Refreshments will be provided at Jim’s Bar, Duagh and return transport to Abbeyfeale will be provided. Those travelling from the Tralee/Listowel direction may consider the 1pm CIÉ bus from Tralee(1.30pm from Listowel) to Abbeyfeale; there is a return CIÉ service to Listowel/Tralee at 4.45pm directly from Duagh.

Photo update

Here are a few photos taken over the last couple of weeks which show the progress on the line. Also if you fancy working off the xmas dinner, the Great Southern Trail Annual Christmas Walk takes place on Dec. 27th, this will also be the inaugural walk on the new extension to the Kerry border, check the Southern Trail website for more information.

Fenit Coastal Cycle 2013

Fancy a cycle for a great local cause ? Then the Fenit Coastal Cycle is for you, with a number of great routes and all in aid of St. Brendan’s National School, Fenit.

Check out the school website for full details.

We are delighted to announce the launch of our fundraising cycle on Saturday 23rd March 2013. We hope you will consider cycling with us to support our school. Funds raised will cover the shortfall in government funding. We would also hope to upgrade our computers, giving our pupils increased access to ICT in the classroom. 

We hope it will be a memorable family day as we have cycle routes for all abilities, including a short fun ride for the children. The routes have been chosen to  highlight the  spectacular surroundings of Fenit, Ballyheigue, Kerryhead and Barrow with stunning views of Mount Brandon, Tralee Bay and the Shannon Estuary. The Fenit Coastal Cycle is the ideal opportunity to start your preparation for the Ring of Kerry Cycle!

Food and refreshments will be provided by the local community on the day.

Recycled railways = money spinners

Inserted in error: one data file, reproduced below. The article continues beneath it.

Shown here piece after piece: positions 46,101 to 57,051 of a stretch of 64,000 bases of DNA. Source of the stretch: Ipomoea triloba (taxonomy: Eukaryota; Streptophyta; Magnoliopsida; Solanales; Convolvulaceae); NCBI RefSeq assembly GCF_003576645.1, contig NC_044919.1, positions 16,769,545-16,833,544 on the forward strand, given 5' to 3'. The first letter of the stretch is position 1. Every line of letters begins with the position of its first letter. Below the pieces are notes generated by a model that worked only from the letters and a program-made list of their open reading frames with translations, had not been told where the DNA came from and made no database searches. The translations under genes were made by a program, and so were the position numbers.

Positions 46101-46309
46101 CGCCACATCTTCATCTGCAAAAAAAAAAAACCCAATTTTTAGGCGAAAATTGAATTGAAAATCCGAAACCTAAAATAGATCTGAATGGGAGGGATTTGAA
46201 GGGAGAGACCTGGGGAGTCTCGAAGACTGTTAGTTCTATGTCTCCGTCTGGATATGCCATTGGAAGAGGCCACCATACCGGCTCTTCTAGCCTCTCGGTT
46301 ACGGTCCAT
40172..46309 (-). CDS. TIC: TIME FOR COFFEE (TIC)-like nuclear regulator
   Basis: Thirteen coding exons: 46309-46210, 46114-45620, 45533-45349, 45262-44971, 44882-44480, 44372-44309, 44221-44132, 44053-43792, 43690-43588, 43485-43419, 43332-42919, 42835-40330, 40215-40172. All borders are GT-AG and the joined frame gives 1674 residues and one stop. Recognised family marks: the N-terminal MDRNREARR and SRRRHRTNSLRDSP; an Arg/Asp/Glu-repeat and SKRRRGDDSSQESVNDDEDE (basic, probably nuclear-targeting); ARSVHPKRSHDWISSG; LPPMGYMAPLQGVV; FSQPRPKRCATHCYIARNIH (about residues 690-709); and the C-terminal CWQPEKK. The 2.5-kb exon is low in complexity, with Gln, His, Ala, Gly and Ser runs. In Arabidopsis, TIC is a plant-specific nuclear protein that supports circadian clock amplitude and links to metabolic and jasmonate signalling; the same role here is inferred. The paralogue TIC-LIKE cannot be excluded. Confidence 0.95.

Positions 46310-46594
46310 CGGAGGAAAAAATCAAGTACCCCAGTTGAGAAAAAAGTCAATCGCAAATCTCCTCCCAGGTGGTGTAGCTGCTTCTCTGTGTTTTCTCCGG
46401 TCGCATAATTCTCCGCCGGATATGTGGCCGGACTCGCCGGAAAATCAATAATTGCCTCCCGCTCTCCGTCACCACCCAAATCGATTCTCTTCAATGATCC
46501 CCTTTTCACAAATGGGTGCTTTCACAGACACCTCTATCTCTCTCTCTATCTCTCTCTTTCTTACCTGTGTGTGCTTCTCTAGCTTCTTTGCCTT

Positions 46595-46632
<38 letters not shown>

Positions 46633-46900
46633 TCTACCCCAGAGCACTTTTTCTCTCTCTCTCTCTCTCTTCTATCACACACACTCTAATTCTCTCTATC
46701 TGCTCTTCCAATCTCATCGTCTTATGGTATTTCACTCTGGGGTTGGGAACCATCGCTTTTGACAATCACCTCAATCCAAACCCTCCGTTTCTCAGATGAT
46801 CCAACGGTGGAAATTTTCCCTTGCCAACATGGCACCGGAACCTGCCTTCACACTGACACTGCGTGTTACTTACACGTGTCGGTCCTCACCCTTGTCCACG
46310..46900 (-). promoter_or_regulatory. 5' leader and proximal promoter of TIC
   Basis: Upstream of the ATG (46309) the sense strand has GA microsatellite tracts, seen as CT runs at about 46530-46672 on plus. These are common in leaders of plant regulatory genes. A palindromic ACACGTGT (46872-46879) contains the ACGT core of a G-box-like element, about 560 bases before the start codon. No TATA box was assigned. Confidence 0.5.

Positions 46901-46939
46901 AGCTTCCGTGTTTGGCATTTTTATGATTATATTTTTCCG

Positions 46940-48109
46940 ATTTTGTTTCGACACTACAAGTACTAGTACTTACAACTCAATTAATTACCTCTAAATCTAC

Yet another article in the national media regarding the economic potential of converting former railways into Greenways, great to see the Tralee – Fenit project gets a mention !

In Mayo the railway line had previously been sold off by CIE … the Western Greenway was only made possible by the decision of 160 farmers to provide their land along the old railway line free of charge under a “permissive access” agreement.

The difference here in Kerry is that the Fenit and North Kerry railways are still state owned, what are we waiting for ?

Failte Ireland has said that cycling tourism was already worth €200m to the economy but had “huge potential” to grow even more.

A cause to celibrate…

Great news, the part 8 planning application for the conversion of the first section of the Tralee to Fenit railway into a greenway was just passed unanimously by Tralee town council.

Hopefully the facility will be open for the use of the community and tourist alike in the near future and that the devlopement of the rest of the line will soon follow.

Tralee ship canal 30 year ago…

There is an interesting article in the Tralee Down The Years section of The Kerryman this week. The article which was taken from the newspaper this week in 1982 highlights how the cannal path could be an important amenity. While much has changed over the last 30 years, it is interesting to note that many of the issues at the time are still with us today, but i think you would find it hard to find a anyone who thinks that the conversion of the unused transportation route of the ship canal was a bad idea.

Hopefully in 30 years time our children will be looking back on similar clippings regarding the Tralee to Fenit Railway wondering what all the fuss was about.